Sewer Duck Gets A Clear Picture With SeeSnake

Drainline video inspection camera brought new revenue streams into view for South Dakota contractor.
Sewer Duck Gets A Clear Picture With SeeSnake
Sewer Duck technician Jeremy Sitter inspects a bathroom drainline with a RIDGID SeeSnake pipeline inspection system.

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One of the smallest machines owned by Sewer Duck Inc., a drain cleaning operation in Aberdeen, South Dakota, also happens to be one of its most valuable assets: a RIDGID SeeSnake pipeline inspection system. In fact, owner Jeff Goldade considers it one of the better investments he’s made since he bought the company from his father in 1996.

That’s quite a compliment, given that Goldade owns more than $300,000 worth of vehicles and equipment. That inventory includes 11 pieces of drain cleaning equipment made by General Pipe Cleaners (a division of General Wire Spring Co.) and a RIDGID K-7500 drain cleaner. But pound for pound, the SeeSnake — which Goldade bought about four years ago — delivers the goods, particularly in terms of boosting profitability, efficiency and customer service.

At a total cost of about $10,000, the SeeSnake — which features a stainless steel color camera head and a color, high-resolution monitor — represents a significant investment. (That price includes two reels, one with 90 feet of push cable used for inspecting small waste lines, and the other with 200 feet of push cable used for examining larger-diameter lines from clean-outs to the street.) But as the sayings go, sometimes you have to spend money to make money, and you get what you pay for — two philosophies that Goldade heartily endorses.

“I know it’s expensive, but without the SeeSnake, I can’t do a great job or provide the service my customers deserve,” he explains. “A video inspection provides me with great visual proof that a problem exists. And after we clean a line, we also can prove we resolved the problem. Seeing is believing … an inspection gives customers peace of mind that I’m not feeding them a line.”

The SeeSnake boosts profitability by providing Sewer Duck with an additional revenue stream. Goldade typically charges a flat fee for a video inspection on top of a drain cleaning charge. He also charges $100 to perform line inspections for homeowners who want to know the condition of their sewer line; the inspection results help them determine if they need to purchase special insurance that protects them against line breaks.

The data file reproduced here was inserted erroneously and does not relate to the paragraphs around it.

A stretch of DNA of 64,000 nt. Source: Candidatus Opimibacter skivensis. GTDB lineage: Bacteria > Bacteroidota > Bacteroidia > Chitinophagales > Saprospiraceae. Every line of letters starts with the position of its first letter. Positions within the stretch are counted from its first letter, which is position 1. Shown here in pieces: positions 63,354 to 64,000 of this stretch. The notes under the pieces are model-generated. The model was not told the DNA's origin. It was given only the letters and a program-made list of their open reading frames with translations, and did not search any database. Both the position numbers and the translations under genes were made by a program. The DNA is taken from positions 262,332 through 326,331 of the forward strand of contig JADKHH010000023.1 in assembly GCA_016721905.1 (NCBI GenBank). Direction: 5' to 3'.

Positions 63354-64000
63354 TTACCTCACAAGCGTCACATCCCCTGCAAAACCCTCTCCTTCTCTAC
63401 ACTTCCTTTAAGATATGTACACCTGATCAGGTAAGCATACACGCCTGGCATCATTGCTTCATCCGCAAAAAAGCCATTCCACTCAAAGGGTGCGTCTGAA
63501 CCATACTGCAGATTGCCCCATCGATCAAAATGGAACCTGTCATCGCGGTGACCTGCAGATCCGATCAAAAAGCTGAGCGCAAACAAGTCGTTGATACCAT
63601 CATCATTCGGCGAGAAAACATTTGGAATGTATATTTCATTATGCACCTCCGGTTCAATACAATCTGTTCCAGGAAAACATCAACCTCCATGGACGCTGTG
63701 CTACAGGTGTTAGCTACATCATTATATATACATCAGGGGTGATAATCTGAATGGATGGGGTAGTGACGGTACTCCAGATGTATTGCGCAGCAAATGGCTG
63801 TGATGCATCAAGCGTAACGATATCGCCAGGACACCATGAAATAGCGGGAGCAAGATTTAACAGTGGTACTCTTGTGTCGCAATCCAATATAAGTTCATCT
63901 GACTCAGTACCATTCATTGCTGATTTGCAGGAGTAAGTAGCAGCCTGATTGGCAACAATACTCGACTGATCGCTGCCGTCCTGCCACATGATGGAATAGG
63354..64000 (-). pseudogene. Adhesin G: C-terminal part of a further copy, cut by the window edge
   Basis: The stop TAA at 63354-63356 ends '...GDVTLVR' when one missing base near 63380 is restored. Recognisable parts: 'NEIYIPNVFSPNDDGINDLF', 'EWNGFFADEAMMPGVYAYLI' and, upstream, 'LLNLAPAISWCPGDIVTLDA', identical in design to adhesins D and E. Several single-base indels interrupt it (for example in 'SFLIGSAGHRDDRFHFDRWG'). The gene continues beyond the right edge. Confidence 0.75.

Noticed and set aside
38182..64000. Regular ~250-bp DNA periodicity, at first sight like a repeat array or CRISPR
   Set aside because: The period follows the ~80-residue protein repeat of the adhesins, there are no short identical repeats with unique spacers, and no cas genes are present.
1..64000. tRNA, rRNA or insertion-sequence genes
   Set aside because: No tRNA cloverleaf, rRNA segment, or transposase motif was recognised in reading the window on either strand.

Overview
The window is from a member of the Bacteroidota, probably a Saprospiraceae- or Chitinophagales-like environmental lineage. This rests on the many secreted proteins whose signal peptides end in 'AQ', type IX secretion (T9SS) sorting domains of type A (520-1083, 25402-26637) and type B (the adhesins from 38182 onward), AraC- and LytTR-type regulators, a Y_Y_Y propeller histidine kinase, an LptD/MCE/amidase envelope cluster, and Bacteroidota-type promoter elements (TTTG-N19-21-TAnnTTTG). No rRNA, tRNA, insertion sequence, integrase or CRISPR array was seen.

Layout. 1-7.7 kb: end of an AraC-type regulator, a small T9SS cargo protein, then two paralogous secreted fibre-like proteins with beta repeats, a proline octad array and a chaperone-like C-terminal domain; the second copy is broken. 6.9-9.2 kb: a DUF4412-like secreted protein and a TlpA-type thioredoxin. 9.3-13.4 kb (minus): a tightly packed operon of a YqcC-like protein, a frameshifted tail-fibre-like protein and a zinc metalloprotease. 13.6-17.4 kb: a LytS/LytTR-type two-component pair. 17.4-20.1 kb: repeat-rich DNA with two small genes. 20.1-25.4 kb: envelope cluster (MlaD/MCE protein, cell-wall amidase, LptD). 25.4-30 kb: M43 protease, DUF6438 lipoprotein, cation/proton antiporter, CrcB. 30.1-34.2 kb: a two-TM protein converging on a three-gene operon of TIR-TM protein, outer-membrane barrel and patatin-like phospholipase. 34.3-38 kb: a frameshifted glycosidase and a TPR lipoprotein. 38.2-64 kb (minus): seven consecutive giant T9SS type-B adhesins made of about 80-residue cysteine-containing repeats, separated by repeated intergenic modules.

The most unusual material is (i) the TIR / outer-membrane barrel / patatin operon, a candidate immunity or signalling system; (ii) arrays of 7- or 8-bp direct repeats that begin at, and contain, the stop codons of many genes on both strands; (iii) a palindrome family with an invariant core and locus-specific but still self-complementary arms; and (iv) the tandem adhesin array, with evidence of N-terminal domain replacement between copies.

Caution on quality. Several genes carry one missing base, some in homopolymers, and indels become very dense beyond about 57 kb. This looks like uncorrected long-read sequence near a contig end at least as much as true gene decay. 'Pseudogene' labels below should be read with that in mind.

In addition, Goldade says he’s receiving more and more calls from engineers who want existing drainlines inspected prior to, say, remodeling projects. Or they want new drainlines examined to be sure they’re installed properly; in the latter cases, the inspection also protects contractors from liability issues if problems occur later on. For that kind of work, Goldade charges by the hour.

“Once we were asked to inspect new sewer lines installed for a major big-box retailer in town,” he recalls. “We found a collapsed line that they fixed before the store opened.”

Moreover, video inspections reduce callbacks to redo drain cleaning jobs because technicians can see if a line is completely cleaned before they leave a job site. “Most times we won’t warranty our work if the customer doesn’t agree to get the line inspected after we’re finished,” Goldade says. If a clog occurs again in a line that a customer declined to have inspected, Goldade says he’ll clean the line again — usually for free — but charge the customer for a video inspection.

In addition, Goldade says he receives a fair amount of work from plumbers who realize they can save time and money by having him use the SeeSnake in conjunction with a RIDGID sonde unit to pinpoint the exact location of a broken drainline. The camera head includes a transmitter that sends high frequency radio signals that the sonde detects. When the camera head reaches a line break, a reel counter tells the operator how far down the line the break is located, and the sonde can then determine the depth of the pipe.

“Before, a plumber would start busting out concrete at the clean-out,” Goldade explains. “Now we can pinpoint where the break is and start busting concrete at that location. And when it comes to busting out concrete in a basement, a smaller hole is much better than a large hole.”

Goldade lauds the SeeSnake for its durability and reliability while working under tough conditions. “It takes a lot of wear and tear,” he notes. The unit also offers another less tangible but equally important benefit: Its high-tech capabilities impress customers and enable Goldade to charge a premium rate for his company’s services.

“We’re the most expensive drain cleaner in our area, though not by very much,” he says. “I don’t want to be the cheapest guy and can’t afford to be, either. I have a lot of overhead costs from buying nice equipment to paying competitive salaries and benefits.

“But more often than not, a customer is more willing to pay a higher price if they see you’re using new, advanced equipment and driving clean, well-maintained vehicles,” he adds. “Over time, customers learn their lesson — that having a job done right the first time is cheaper in the long run.”


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